NEW YORK (JTA)—The political campaign season is now in high gear as the curtain falls on the Democrats in Denver and the Republicans in Minneapolis-St. Paul.
While much of the media’s focus has been on handicapping the candidates and their chances in November, we would like to call attention to one less-publicized aspect of the U.S. political scene in 2008, which we find troubling.
This year, there have been increasing signs that the presidential race will present the American public with a profoundly unsettling infusion of religion and religiosity.
The trend toward this growing insertion of faith into the presidential race was first evident in Denver, and then equally so in the Twin Cities.
At the Democratic National Convention, the program included panels on “How an Obama Administration will Engage People of Faith,” “Moral Values Issues Abroad,” “Getting Out the Faith Vote” and “Common Ground on Common Good.”
Members of the clergy from across the religious spectrum had a significant presence, conducting Scripture readings at a multifaith “kickoff event” and offering invocations and benedictions. There was a clear effort to be interdenominational, but it was also apparent that the Democrats felt compelled to infuse religion into their convention in order to be politically viable.
At the Republican convention, religiously themed events played a prominent role as well. Members of the clergy led the convention in prayer each day, and there was considerable time devoted to discussing subjects such as “faith-based initiatives and family values,” which one Republican spokeswoman recently identified as being “at the heart of our party.”
There was less focus on religious diversity and less of an effort to call public attention to the convention’s religious content, probably because it was less of a departure from past Republican programs.
In raising our concerns, we mean no disrespect to religion or to family values. But there comes a point when being open about faith crosses a subtle line into pandering.
Some of what we have been seeing in this campaign is excessive and aggressive. It goes beyond a candidate’s discussing how religion shapes his or her worldview. Rather, it’s saying, “Vote for me because I’m a person of faith”—and that is directly contrary to the constitutional principle that there shall be no religious test for public office.
Both parties seem to have reached the conclusion that appealing to religious voters is good politics. But what kind of message does it send, in our religiously diverse society, when the two major presidential candidates sit in a church and forthrightly answer Pastor Rick Warren’s questions about their personal relationship with Jesus?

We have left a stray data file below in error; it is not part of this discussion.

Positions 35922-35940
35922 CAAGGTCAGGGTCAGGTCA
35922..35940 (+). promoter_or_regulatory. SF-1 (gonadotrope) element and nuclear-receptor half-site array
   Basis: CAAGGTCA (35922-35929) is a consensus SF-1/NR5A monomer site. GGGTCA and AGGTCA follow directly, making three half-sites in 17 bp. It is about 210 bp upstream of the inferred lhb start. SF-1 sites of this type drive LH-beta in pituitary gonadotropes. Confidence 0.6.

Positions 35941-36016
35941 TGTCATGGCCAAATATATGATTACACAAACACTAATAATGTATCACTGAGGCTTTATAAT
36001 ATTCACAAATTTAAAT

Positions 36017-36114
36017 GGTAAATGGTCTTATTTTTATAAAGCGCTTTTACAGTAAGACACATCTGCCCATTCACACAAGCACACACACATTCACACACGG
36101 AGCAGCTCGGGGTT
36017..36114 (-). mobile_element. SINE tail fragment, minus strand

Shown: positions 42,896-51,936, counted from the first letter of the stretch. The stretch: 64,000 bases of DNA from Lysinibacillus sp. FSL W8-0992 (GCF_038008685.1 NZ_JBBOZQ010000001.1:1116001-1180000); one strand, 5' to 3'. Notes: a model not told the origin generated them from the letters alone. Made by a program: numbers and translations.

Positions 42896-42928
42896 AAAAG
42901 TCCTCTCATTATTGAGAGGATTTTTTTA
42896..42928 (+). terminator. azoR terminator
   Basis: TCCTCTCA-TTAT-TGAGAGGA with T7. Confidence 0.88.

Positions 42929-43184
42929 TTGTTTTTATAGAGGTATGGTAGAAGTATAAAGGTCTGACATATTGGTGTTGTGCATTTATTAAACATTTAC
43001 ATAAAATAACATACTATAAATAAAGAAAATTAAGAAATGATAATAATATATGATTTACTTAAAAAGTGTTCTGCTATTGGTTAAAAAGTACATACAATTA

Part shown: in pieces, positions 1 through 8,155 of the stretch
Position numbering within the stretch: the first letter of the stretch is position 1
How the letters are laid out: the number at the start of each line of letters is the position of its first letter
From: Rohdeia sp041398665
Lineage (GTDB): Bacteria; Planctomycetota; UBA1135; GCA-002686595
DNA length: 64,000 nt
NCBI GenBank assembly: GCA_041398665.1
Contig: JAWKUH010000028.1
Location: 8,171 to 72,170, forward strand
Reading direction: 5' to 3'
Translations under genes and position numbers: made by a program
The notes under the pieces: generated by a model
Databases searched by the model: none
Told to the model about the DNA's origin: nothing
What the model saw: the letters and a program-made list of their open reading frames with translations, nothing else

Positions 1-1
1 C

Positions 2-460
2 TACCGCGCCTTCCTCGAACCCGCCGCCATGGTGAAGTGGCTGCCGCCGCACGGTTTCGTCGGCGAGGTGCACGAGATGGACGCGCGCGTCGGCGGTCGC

Renewed faith-based initiatives, religious outreach teams and religious programming at the conventions all work to curry favor with those who care which party is most favorable toward the religious.
This may be good politics, but it is not healthy for our nation.
This is not to say that Americans should oppose candidates who are religious, or that candidates shouldn’t feel free to discuss their religious beliefs with the body politic. It is understandable that candidates, from time to time, will want to express their religious beliefs—and how their faith will inform and influence their policymaking. And there’s nothing wrong with a candidate expressing his or her religious perspective—especially when confronted with misinformation, innuendo and rumor.
However, appealing to voters along religious lines can be divisive, and it is certainly contrary to the American ideal of including all Americans in the political process.
It is deeply troubling when religion is no longer just an element in understanding the character of a candidate but becomes a central part of a party’s efforts to win votes or to pander to a certain religious group or constituency. Government should not endorse, promote, or subsidize religious views—and particular religious views should not be the determining factor in public-policy decision making.
Anyone who legitimately aspires to public office in the United States must be prepared to set an example and to be a leader for all Americans, no matter his or her faith, or whether he or she even has a faith.
When candidates campaign, they should be encouraging voters to make decisions based on an assessment of their qualifications, their integrity and their political positions, not on how religious they are.
The next time a debate moderator asks the candidates to discuss their personal relationship with God, it would be refreshing to hear an answer similar to the one President Kennedy gave nearly 48 years ago, when he confronted questions about his Catholicism: “I am not the Catholic candidate for president. I am the Democratic Party’s candidate for president who happens also to be a Catholic.”
Religion, he was saying, is part of him, but it does not define him, and it should not be the primary lens through which Americans view him.
In this season, it is important to remind all political players that in this religiously diverse nation, there is a point at which an emphasis on religion in a political campaign becomes inappropriate and even unsettling.
(Abraham H. Foxman is national director of the Anti-Defamation League and the author of “The Deadliest Lies: The Israel Lobby and the Myth of Jewish Control.”)
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